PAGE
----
Timing and Tuning

Below you can find our selection of metronomes, tuners, and other items used for tuning and timing in music.

Korg MA-20 – The standard in compact, easy to use metronomes. The MA-20 is exceptionally durable and more than able to stand up to years of heavy use in orchestra or marching band. It includes both a fully adjustable metronome and a pitch generator, which helps you to tune your instrument by matching the pitch that the MA-20 is set for. The metronome’s features include an adjustable speed (BPM), beat pattern (3/4, 4/4, 12/8, etc.), and subdivision pattern (triplets, doubles, sixteenth notes, and rhythms). You can also “tap in” a beat if you want to sample a current song and find out how fast it is. The pitch generator can sound on every pitch in the chromatic scale. The MA-20 also has a 1/4″ jack for headphone output and a wheel to adjust output volume.
Korg CA-1 – The CA-1 is an incredibly effective and simple chromatic tuner. As durable as all Korg products, it can easily handle travel and rehearsal classroom activities. It shows the musician whether or not the pitch they are playing is in tune, relative to the pitch it is set at. A digital needle moves right or left depending on how sharp or flat the pitch is, and a set of LEDs on top show the player when the pitch is properly in tune. The buttons on the bottom control the pitch being tuned to and the “cent” adjustment up or down; if you’re playing in a specialty group and need to tune to A443 or A438 instead of A440, this tuner can handle it easily. It also has a 1/4″ jack input for an external microphone for use in noisy environments such as tuning at the beginning of symphony rehearsal.
Korg TM-40 – The TM-40 is the highest level model of Korg devices that we carry. It has both a highly effective chromatic tuner and a fully adjustable metronome. It combines all the best features of the CA-1 and the MA-20 into one single metronome tuner that does it all. The TM-40 is slightly bigger than the other two models, but equally as durable. It has a headphone output, microphone or sensor input, and volume wheel to control how loud it is and how effective it is in noisy environments. Digital “badges” at the top of the screen tell you which half of the metronome tuner is on; they work independently from one another, and turn off and on separately. LEDs to the right and left of the screen flash in time with the metronome for more visual feedback when playing.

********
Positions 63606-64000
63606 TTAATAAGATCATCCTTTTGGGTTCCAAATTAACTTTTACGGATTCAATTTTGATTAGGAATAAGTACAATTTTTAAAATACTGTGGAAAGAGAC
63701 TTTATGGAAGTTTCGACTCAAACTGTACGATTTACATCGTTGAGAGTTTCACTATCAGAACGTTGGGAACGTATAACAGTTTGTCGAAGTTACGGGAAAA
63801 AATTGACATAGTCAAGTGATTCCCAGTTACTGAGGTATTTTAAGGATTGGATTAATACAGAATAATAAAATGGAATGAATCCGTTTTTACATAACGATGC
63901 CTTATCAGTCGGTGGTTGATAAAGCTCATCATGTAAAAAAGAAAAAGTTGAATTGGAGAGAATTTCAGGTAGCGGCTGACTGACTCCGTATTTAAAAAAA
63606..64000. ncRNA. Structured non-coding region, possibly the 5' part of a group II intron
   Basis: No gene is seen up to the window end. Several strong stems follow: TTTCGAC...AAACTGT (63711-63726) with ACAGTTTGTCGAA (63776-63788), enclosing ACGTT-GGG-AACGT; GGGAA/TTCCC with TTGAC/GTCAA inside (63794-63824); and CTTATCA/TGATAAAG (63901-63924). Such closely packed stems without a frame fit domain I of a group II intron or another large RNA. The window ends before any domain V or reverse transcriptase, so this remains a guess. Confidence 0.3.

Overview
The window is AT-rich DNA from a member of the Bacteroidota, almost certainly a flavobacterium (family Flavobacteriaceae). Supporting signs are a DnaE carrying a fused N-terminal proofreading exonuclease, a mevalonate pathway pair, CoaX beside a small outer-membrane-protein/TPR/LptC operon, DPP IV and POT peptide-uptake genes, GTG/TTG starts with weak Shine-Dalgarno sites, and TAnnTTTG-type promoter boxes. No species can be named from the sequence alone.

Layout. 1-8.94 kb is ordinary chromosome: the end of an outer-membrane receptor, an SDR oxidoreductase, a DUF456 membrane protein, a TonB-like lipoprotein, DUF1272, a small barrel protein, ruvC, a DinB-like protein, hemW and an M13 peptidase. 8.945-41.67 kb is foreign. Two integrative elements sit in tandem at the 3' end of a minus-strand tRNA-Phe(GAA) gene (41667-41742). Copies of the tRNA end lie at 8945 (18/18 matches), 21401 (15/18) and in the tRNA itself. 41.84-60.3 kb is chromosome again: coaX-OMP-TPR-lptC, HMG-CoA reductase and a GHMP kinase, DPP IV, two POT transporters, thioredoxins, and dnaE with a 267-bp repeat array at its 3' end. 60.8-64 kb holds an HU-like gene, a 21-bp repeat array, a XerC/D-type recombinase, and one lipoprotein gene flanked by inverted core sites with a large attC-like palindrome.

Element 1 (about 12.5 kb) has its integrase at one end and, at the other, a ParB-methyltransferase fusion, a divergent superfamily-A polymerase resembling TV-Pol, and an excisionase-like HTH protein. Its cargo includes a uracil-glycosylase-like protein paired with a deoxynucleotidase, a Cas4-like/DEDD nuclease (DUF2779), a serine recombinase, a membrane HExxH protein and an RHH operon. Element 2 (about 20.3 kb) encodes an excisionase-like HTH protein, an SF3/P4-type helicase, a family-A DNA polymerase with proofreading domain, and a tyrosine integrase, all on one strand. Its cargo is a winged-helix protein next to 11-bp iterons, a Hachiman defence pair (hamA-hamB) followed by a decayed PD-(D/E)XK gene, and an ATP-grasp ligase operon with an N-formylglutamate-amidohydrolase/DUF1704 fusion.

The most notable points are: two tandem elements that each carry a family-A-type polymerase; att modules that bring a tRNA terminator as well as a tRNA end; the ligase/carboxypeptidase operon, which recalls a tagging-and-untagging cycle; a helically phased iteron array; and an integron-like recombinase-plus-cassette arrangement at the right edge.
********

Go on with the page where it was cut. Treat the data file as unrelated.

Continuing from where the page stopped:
Wittner Taktell Supermini – This metronome is a smaller version of the traditional spring and weight metronomes traditionally used before digital and electronic metronomes became common. Fully adjustable to virtually any speed, the counterweight and spring keep this accurate and functional far longer than any battery operated metronome. Please note that this unit has to be on a level surface to work properly.
Tuning Fork – By far the oldest and most traditional method of getting your stringed instrument in tune. This 6″ tuning fork is portable and lightweight, the perfect size for travelling and stowing in a case. Simply firmly tap it on a hard surface (your knee works), and place against the bridge or nut of your stringed instrument. Listen to the pitch, and use that reference to tune your instrument. It never runs out of batteries, it has no moving parts to break, and it’s all one piece of solid, high quality polished steel.
The Wolf Terminator – Developed by Hideo Kamimoto, the former owner of Kamimoto Strings, the Wolf Terminator is at last an effective solution to the intriguing and frustrating acoustical phenomenon known as the wolf tone. The wolf tone is referred to by that name due to the arhythmic, throbbing, almost howl-like effect it has on the sound of the cello. The basics of what goes on is that the cellist is playing one pitch while the cello tries to force that pitch away from its resonant frequency, a slightly different pitch. The two pitches are close enough together that they “fight” with each other, thus creating the wolf tone.